soul that lodges philosophy, ought to be of such a constitution of
health, as to render the body in like manner healthful too".
Philosophy, health, solitude… these are subjects
of prime concern for the sixteenth century philosopher and writer,
Michel de Montaigne. Moreover, his treatment of these themes is still
of interest to us today. “My work, and my art, it is to
live” is a sentiment that merits not only our attention,
but our admiration. His thinking and his essays remain contemporary
and accessible. To visit his writing is to be welcomed with an unequalled
When Montaigne speaks of sickness and suffering,
he speaks of a subject which concerns him intimately. As did his father,
Montaigne suffered from kidney stones— an extremely painful
ailment that, in the sixteenth century, was fatal. No proven cure
existed for his ailment and there were as many remedies as there were
doctors— a fact which explains the well-known disdain Montaigne
expressed towards doctors.
Nevertheless, it would be wrong to assume that Montaigne
encourages a rejection of medicine. Instead he favours a profound
personal engagement with one’s illness and one’s suffering.
“I carry within me my means of preservation, which are determination
and patience”. Such a stoic response is founded upon Montaigne’s
conception that the soul and the body are indivisible. “It
is not a soul, and it is not a body which is our basis: it is a man”.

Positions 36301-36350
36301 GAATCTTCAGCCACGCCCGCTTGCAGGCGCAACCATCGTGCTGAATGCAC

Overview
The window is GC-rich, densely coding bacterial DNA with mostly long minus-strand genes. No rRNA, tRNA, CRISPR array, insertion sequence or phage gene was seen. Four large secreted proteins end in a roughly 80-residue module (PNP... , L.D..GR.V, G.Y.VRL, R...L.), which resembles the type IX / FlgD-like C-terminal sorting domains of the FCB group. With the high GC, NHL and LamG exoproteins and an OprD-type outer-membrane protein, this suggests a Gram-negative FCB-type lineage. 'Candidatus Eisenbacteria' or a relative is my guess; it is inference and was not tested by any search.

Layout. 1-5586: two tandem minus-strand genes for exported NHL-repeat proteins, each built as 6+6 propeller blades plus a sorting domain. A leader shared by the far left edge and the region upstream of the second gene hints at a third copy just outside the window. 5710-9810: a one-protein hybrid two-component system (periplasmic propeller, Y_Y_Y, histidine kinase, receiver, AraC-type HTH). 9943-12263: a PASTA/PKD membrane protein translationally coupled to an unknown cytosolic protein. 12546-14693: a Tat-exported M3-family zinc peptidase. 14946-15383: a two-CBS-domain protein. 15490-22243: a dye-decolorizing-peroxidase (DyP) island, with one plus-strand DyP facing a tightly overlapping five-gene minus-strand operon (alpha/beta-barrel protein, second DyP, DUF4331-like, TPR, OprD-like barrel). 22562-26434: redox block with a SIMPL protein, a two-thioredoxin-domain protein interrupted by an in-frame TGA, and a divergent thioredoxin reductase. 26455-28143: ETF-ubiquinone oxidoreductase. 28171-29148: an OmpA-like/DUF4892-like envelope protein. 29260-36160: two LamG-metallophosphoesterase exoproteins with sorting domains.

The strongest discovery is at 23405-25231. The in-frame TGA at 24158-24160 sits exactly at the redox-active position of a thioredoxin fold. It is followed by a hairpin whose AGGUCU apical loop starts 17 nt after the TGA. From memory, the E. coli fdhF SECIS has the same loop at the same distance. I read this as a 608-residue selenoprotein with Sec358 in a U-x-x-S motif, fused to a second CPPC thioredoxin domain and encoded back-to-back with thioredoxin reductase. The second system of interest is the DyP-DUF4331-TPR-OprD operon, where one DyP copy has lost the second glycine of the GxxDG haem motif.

The body is not against me, the body is me! When we are sick, as when
we are in perfect health, it is not only the body that speaks to us.
is often conceived as an empty concept, as an absence of illness…
as goodness may be conceived as the absence of evil, or happiness
as the absence of sadness. Such a conception banishes health from
our lives so long as there persists the least trace of illness or
unease. But is this justified… does illness possess the right
to occupy and tyrannize every minute of our lives? For Montaigne health
is not the absence of illness, but has a value in itself, “health,
I say, I the most beautiful and the most rich gift that nature can
Nevertheless, illness is ever-present. It has the
ability to find a way into our lives in unnumerable disguises; we
even suffer anxieties for the illness that we sense but that has not
arrived. “Anyone who is afraid of suffering suffers already
of being afraid”. In other words, we are never beyond the
reach of illness but it is within our power to resist its advances
and limit its authority.
But how does one confront pain and illness ? It
is not a pharmacological question, but a moral question… and
it is precisely the complexities of this question that Montaigne explores,
and shares with us. In his essay On Solitude Montaigne writes,
“You are no more to concern yourself how the world talks
of you, but how you are to talk to yourself. Retire yourself into
yourself, but first prepare yourself there to receive yourself”.
The body in illness speaks to us in a voice we cannot ignore. Nevertheless,
we must find a way to respond, to continue the conversation with ourselves,
in a meaningful and creative way. Pain (like pleasure), illness (like
health), “demands an even more profound engagement with
our singularity” wrote Charles Taylor. Montaigne would
have been in complete agreement. It is a fidelity with oneself which
bears the key to health… and to our irreparably
Montaigne does not just write for those who are
suffering from illness, but also for those who assume the responsibility
of caring for the ill, for those who dare to cure them. For such people
the thinking of Montaigne offers cautions regarding the limits of
our knowledge, humilty in the face of our science, and courage when
confronted with our ignorance. In fact, whether doctor or patient,
our responsiility to ourselves remains the same : know yourself.